Albert Einstein, a hesitant (if at all) believer of quantum mechanics, once dismissed the phenomenon of quantum entanglement as “spooky action at a distance.”
To these days, scientists have more than enough evidence to prove the validity of quantum mechanics. There're numerous applications of the theory in electronics and advanced computing. But what's more exciting, a group of physicists at the University of Glasgow recently reported that they captured the first-ever imagery proof of quantum entanglement.
For Einstein, the physics pioneer who succeeded in describing the intrinsic relationship between space-time and gravity, quantum mechanics represents a giant elephant in his room of relativity physics.
In quantum entanglement, the physical measurements (such as position, momentum, spin, and polarization) of two entangled particles are highly correlated, even though they could be light years apart from each other. With that kind of distance in between, no coordinated actions can be taken simultaneously without ignoring the limitation of light speed. This hypothetic, faster-than-light requisite violates the core idea of Einstein's special theory of relativity.
Thus not surprisingly, along with Boris Podolsky and Nathan Rosen, Einstein published the famous "EPR paper" that showed the arise of paradox in quantum mechanics and claimed the theory as incomplete.
Then enters the challenger. In his groundbreaking paper published in 1964, physicist John Stewart Bell showed under some circumstances, the reasoning of localism and realism, which was used by the trio in the EPR paper, would not be apt for the predictions of quantum mechanics theory.
Later on, his idea was developed into the so-called "Bell inequality" test, the violation of which in quantum tests would confirm a form of strong entanglement. This benchmark test has since been widely adopted in quantum computing and cryptography.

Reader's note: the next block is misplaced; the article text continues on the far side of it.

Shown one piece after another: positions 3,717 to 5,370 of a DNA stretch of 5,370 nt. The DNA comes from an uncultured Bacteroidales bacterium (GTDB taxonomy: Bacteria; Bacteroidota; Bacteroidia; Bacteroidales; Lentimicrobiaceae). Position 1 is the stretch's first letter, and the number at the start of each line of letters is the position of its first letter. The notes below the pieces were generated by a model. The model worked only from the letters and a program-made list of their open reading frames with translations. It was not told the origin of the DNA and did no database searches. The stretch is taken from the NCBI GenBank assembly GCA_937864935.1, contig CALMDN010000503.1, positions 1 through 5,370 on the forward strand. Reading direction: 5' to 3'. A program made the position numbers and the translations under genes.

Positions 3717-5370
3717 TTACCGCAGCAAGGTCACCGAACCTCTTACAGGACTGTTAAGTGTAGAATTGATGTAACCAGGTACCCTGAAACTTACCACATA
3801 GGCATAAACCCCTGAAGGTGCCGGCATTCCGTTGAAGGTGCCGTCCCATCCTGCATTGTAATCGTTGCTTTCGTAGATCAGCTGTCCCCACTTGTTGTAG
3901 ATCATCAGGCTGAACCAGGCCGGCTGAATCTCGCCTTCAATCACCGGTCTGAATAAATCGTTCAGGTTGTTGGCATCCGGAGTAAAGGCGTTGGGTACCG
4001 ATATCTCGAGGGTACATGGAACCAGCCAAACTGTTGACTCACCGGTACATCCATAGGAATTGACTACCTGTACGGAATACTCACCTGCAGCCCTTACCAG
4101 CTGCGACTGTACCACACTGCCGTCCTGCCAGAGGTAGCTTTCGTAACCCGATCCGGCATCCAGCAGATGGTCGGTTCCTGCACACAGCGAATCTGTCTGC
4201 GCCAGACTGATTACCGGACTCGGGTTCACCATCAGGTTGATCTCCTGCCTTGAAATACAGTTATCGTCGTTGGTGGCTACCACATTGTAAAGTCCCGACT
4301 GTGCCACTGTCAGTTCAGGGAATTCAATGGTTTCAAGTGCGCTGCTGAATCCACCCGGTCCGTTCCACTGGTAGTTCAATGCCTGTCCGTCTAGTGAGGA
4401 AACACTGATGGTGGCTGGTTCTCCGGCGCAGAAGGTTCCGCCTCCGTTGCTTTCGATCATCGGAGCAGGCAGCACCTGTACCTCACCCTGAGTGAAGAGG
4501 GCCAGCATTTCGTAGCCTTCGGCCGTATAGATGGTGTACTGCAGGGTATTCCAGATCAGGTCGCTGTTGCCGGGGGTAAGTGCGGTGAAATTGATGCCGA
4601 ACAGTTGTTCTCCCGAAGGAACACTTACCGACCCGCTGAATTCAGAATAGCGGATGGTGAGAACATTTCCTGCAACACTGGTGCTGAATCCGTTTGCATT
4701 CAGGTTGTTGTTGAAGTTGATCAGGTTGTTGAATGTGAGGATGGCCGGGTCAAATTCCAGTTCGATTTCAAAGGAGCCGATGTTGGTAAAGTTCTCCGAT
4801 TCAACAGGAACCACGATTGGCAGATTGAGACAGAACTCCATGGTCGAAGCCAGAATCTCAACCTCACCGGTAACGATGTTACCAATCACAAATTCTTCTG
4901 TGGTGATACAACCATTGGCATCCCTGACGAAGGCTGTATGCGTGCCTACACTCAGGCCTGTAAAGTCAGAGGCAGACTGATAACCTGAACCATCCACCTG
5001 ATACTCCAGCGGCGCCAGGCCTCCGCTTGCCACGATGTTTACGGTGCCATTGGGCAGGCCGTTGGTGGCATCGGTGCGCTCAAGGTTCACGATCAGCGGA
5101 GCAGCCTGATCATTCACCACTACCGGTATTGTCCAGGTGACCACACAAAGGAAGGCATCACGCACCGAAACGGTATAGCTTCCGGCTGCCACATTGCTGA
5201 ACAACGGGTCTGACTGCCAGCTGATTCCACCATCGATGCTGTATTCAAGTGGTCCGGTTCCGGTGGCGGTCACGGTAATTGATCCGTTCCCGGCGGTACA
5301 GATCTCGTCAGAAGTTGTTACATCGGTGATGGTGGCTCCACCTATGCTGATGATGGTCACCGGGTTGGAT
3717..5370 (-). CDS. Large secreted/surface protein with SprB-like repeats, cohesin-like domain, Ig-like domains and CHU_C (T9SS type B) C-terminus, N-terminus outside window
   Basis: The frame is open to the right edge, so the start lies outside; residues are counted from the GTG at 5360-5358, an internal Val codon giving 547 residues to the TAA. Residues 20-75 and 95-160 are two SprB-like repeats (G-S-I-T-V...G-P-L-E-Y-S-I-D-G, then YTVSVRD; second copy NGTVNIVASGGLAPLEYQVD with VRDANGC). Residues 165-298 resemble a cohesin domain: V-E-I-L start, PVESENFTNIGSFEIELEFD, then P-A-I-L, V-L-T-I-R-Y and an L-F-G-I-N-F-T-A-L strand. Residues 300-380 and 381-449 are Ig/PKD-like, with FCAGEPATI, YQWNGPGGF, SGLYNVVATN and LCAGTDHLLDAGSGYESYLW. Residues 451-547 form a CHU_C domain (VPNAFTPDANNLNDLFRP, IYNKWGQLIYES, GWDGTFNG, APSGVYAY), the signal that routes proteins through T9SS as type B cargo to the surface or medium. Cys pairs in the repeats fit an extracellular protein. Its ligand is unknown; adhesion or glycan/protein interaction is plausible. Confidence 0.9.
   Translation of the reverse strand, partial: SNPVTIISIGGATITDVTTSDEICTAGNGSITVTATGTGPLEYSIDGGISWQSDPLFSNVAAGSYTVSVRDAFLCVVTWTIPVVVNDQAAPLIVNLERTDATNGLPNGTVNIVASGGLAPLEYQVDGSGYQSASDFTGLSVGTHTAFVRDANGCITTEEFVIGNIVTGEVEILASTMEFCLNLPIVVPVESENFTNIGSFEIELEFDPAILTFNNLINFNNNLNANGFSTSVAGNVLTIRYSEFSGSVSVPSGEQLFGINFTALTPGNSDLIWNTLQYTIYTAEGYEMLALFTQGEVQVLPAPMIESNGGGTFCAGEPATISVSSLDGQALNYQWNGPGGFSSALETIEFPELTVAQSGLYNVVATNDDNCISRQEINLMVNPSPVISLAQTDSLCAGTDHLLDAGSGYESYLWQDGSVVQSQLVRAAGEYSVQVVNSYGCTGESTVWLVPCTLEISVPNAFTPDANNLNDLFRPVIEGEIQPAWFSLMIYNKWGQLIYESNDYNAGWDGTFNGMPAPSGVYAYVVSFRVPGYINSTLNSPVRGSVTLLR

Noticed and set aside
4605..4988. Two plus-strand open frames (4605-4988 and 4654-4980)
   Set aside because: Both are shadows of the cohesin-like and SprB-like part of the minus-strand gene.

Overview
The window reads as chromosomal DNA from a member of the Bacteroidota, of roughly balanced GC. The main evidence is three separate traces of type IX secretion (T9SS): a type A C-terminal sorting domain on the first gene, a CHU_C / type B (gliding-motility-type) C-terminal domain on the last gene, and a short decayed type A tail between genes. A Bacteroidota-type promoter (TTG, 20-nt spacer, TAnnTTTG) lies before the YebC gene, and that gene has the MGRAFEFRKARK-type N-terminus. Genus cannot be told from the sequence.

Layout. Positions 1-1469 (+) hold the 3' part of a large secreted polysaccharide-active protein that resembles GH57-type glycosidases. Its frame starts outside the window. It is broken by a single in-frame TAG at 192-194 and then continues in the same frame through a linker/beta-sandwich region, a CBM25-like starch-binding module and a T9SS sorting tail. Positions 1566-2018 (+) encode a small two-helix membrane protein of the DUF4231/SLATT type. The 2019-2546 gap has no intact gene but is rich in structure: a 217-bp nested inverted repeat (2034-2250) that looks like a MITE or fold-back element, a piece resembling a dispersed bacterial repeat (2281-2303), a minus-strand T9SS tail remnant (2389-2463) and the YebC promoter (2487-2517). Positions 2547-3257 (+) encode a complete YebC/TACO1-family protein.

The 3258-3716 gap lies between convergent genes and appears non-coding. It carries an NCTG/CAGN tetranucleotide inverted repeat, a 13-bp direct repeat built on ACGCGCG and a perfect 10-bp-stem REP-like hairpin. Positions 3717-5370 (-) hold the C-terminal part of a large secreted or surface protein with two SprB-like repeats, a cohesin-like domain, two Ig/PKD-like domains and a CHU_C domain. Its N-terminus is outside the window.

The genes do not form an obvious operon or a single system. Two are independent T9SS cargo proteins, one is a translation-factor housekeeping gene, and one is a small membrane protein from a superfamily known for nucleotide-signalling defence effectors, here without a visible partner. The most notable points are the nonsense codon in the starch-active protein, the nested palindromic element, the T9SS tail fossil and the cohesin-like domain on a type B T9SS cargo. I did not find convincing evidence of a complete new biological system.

To generate the first-ever image of photon entanglement, the University of Glasgow team devised a smart setup. Comprising three main components, the system splits streams of photons and turns them into entangled twins, passes one twin through four pieces of phase filters and moves the other straight forward, and sends them back down the path and captures their images in the end. The resulted images showed that even though the straight-ahead photons didn't go through the filters, but they underwent the same phase changes like their entangled twins.
When interviewed by the BBC, Paul-Antoine Moreau, the head investigator of the study said: "The image was an elegant demonstration of a fundamental property of nature. It's an exciting result which could be used to advance the emerging field of quantum computing and lead to new types of imaging."
The researchers hope that their discovery could "opens the way to new quantum imaging schemes" that applies the Bell inequality principle. At the same time, it may also hold promise for "quantum information schemes based on spatial variables".
This latest breakthrough discovery was published in the journal Science Advances.
Want to learn more about quantum mechanics? Check out the following video by Veritasium.
Quantum Entanglement & Spooky Action at a Distance (Veritasium)
Source: Science Alert